3 tips to discover your strengths at work
Have you heard of the phrase, play to your strengths? How often do you find at work that the exact opposite happens? For example, in your appraisal, is the majority of the time spent on what you need to do to improve on the things that you’re not so good at? We’re not saying that you can avoid what you’re not so good at in work, but research shows that only 1 in 12 people get to apply their strengths at work on a daily basis. So lets discover your strengths at work.
First of all, let us clarify what a strength is. While you may feel that a strength is an action that you’re excel at, we believe that the criteria can be extended to include something that is also meaningful, energising and feels like your authentic self.
Do you know what your personal strengths are? Don’t worry if not, because in a recent piece of research by Gallup and Michelle McQuaid, only 50% of people can name their strengths.
A language for strengths
Not knowing what your strengths are is further compounded because until recently we didn’t have a language to define and describe strengths Fortunately now we do and you can see the list and each definition at www.viacharacter.org/www/Character-Strengths/VIA-Classification#nav
It may be that looking at the strengths definitions that you’re able to spot your own strengths when at work straight away.
Here is an alphabetical list of the VIA character strengths:
· Appreciation of beauty and excellence
· Love of learning
· Social intelligence
Discover what your strengths are
Now to the fun part – how to discover your strengths at work and what they are:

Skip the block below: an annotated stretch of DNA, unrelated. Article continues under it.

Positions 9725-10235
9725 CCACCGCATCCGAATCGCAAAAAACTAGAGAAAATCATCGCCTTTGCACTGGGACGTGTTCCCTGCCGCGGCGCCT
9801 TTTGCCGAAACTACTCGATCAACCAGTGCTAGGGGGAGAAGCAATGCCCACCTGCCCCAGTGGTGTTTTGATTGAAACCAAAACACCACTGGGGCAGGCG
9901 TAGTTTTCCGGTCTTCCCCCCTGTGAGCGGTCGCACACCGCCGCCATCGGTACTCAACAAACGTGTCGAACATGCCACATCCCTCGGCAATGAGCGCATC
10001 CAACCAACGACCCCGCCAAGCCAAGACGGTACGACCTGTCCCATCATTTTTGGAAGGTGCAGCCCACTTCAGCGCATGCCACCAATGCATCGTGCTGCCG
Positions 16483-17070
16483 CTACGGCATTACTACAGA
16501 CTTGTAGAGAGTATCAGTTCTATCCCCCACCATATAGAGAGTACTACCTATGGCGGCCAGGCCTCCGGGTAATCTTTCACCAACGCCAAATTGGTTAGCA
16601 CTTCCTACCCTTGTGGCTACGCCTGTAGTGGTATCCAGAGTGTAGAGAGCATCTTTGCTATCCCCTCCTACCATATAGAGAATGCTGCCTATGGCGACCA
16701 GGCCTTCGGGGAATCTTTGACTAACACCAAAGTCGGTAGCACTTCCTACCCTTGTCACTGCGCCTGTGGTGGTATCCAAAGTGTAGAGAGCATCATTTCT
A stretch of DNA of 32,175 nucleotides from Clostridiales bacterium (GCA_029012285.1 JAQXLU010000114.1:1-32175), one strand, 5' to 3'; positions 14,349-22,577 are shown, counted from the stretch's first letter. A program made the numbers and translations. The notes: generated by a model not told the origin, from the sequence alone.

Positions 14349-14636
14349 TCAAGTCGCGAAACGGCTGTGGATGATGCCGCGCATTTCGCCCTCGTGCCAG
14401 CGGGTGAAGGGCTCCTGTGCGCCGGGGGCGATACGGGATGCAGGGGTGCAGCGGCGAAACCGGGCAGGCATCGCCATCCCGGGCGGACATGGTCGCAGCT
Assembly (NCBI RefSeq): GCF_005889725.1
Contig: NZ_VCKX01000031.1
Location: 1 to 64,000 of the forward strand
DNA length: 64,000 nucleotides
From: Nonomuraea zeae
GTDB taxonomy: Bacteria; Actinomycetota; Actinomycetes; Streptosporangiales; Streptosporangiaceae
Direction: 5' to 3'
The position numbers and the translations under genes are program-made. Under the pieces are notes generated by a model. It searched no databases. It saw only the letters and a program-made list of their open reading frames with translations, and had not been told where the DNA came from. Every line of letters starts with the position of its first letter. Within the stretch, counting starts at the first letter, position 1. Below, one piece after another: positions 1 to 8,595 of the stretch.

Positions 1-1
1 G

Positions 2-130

1. Think about a time when you were at your best in at work
2. Recall a time at work when you were in the zone and getting things done with ease
3. What are you proud of achieving? Got something in mind? What were you doing? Which strengths did you utilise that allowed you to succeed?
Your strengths are likely to be present in each of these scenarios. Recall our definition of a strength, e.g. it allows for excellent performance, is meaningful, is energising and feels like our authentic self. Take some time to read through the strengths definitions and see which ones you were using in each of the three scenarios.
If you’re struggling to answer any of those questions yourself, you can think about them in a different way. How about if a work colleague, past or present, was asked the same 3 questions, but to think of examples of where this person observed you being at your best, when you were in the zone and getting things done with ease and what they were proud of you for achieving.
There is another way to discover your strengths and that is to take the free character strengths at www.viacharacter.org
Look out for an upcoming blog about how you can start playing to your strengths and apply them on a daily basis at work.
To find out more about strengths, resilience and positive psychology, please join us on our UK university accredited Introduction to Positive Psychology course. Alternatively, if you would like us to come and run a course for your organisation, please contact us and we will be happy to discuss your requirements in more detail.
Working with you to go from good to great.
Experience (is) the difference!